The UK Labour Party sets out its stall on International Development – here’s why you should take a look

March 28, 2018

     By Duncan Green     

I’ve just been reading the UK Labour Party’s Green Paper on International Development (out this week). ‘Green Papers’ are not about the colour (this one is actually red), but ‘designed to stimulate discussion and set the direction for the Labour Party’s programme for government.’

I work for an NGO, so a couple of minor gripes first: the party political point scoring is over-done (a bit of bipartisanship would have sounded a better note I think – for example, the Conservatives have done much better on aid volume than anyone predicted) and there’s a bit of hand waving in the section on ‘How Labour will Achieve This Vision’. But overall, there is a lot to applaud here – I hope it stimulates discussion, as intended, and not just within the UK.

Here’s some highlights.

‘Labour will wholeheartedly back the Sustainable Development Goals (SDGs). [It] will set a second twin objective for all international development work and spending: not only to reduce poverty but also, for the first time, to reduce inequality. Among other things, that will include measuring partner country progress against the Palma Ratio; evaluating all DFID work on the extent to which it reduces income inequality and other inequalities; and bringing like-minded countries together to champion faster action on inequality.

To serve the twin goals of reducing poverty and inequality, Labour will deliver on five key and connected priorities:

  1. A fairer global economy
  2. A global movement for public services
  3. A feminist approach to development
  4. Building peace and preventing conflict
  5. Action for climate justice and ecology’

And there is substance beneath each of those five priorities. Here’s what it says on inequality:

‘To mainstream action on inequality across all DFID programme areas, we will take the following steps at the national level:

  • We will make reducing income inequality a key metric in the countries DFID partners with, adopting the Palma Ratio (the ratio of income between the richest 10% and the poorest 40%) and the Palma Premium (the extent to which the incomes of the poorest 40% are growing faster than the richest 10%).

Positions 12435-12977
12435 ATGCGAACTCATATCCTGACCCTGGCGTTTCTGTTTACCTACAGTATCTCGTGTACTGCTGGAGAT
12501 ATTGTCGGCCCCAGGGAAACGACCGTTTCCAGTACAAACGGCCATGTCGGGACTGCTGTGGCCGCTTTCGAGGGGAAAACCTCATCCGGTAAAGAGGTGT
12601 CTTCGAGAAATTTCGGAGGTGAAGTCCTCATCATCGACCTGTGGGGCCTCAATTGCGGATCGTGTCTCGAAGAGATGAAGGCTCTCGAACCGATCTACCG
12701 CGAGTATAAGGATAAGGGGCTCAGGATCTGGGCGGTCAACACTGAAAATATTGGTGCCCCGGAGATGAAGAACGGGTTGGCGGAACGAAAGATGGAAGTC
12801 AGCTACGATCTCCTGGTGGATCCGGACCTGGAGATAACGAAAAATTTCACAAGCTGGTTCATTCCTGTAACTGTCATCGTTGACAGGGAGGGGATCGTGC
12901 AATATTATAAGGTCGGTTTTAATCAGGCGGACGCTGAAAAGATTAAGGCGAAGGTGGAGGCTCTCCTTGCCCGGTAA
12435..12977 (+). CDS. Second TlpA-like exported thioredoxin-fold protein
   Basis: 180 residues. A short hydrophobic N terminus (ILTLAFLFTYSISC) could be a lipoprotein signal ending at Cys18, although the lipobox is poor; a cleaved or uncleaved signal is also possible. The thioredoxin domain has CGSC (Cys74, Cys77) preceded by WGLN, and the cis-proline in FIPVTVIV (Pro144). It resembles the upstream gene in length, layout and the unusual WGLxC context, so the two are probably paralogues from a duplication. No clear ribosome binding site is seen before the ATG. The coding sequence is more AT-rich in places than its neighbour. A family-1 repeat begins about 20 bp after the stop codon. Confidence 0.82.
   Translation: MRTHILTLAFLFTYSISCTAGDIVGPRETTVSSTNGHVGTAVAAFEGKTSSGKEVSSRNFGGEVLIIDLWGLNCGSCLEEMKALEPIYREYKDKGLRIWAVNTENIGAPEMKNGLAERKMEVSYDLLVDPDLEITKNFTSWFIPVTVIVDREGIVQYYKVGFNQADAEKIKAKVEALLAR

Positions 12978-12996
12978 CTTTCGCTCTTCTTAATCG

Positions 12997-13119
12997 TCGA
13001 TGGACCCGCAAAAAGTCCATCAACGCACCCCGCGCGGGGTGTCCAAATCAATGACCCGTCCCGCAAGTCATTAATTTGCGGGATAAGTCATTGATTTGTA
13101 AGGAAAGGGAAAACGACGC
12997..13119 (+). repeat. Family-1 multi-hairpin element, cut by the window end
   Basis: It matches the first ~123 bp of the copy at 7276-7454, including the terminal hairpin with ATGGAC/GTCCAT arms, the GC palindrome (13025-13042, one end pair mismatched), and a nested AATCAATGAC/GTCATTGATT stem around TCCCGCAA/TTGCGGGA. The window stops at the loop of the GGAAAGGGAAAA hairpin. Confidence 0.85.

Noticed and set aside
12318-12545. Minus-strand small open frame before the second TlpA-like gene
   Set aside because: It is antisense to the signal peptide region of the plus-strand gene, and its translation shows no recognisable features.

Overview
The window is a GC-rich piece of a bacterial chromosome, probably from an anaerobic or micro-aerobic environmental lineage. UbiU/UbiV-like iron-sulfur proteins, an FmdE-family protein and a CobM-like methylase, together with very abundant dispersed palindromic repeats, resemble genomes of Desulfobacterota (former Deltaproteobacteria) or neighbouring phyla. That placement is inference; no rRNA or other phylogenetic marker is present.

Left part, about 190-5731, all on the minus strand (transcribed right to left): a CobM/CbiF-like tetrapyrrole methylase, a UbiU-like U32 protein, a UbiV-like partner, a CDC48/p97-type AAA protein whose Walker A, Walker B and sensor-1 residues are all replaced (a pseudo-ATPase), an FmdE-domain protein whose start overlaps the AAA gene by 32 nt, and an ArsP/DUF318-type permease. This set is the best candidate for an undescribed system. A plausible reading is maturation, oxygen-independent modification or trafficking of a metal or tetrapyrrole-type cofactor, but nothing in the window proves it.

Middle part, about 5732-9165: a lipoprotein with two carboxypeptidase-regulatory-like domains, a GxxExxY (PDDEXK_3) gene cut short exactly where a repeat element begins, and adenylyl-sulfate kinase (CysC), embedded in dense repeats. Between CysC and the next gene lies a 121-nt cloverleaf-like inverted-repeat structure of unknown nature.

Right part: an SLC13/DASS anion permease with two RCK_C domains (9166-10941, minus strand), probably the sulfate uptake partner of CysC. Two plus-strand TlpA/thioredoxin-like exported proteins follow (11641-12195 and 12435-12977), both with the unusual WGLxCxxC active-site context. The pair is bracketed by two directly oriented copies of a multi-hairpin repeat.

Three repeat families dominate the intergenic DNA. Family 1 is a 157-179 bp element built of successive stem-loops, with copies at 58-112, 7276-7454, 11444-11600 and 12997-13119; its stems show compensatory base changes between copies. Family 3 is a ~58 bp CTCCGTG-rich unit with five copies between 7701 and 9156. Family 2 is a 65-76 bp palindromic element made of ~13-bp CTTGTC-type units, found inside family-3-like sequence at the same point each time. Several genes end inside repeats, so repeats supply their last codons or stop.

• All UK-funded international development projects and interventions will be evaluated on the basis of the extent to which they reduce inequalities, alongside other existing criteria.
  • We will go beyond simply measuring and addressing income inequality, and will work towards measuring and addressing inequalities in power and the exercise of rights to ensure that women and marginalised groups, such as indigenous communities, people living with disabilities and LGBTI people, are not left behind.
  • In order to promote these objectives, we will look to appoint a senior civil servant post to lead the government’s international work on reducing inequality.

We will complement these initiatives with global level advocacy:

  • In the first year of a Labour government, the UK will host an international summit bringing together likeminded countries and partners to champion ambitious action on inequality. Ideally, this will become an annual gathering to keep the issue as a top international priority.
  • We will encourage countries to sign up to more ambitious targets than those set in SDG 10, with the goal of halving their existing Palma Ratio by 2030 and achieving a Palma Ratio of 1 by 2040.
  • We will ensure DFID works with the Treasury and uses the UK’s influence to push for the World Bank and International Monetary Fund (IMF) to take action on inequality. That will include assessing the institutions’ policies to determine their impact on inequality, as part of a broader multilateral development review.
  • We will call for an international commission to explore the possibility of a global wealth tax, as proposed by economist Thomas Piketty.’

There is a similar level of specificity on the other four targets – well worth a skim.

Finally, there is a nice, clear table of commitments + milestones for the first 100 days, year and five years of government.

I asked our in-house aid watcher, Gideon Rabinowitz, for a second opinion. He echoed my enthusiasm, but pointed to a few potential gaps:

  • ‘How will they reform international aid processes and global institutions to give the south more of a say? There are perennial questions about which institutions should be at the centre of global governance and how the governance of existing Institutions should change that must be addressed.
  • What about going beyond health and education in terms of a sector focus? There are other services and sectors that are important and need more emphasis, including WASH and agriculture, which are strangely not mentioned at all
  • What will they do on inclusive economic development programmes to make them “people” focussed, including an emphasis on women’s economic empowerment, small scale businesses and informal sectors? There is very little here, and they could be emphasising a truly inclusive, poverty focussed and gender-focussed approach
  • Focus on the poorest countries – Will it retain an emphasis on aid volumes going to the poorest countries – especially Least Developed Countries – and reverse recent cuts to these countries? Not much discussion on this
  • Localising aid – There was little recognition that delivering more aid through Southern and local providers will require reforming DFID’s procurement, reporting and management systems, which currently work against these providers.’

I’d welcome other views.

March 28, 2018
Duncan Green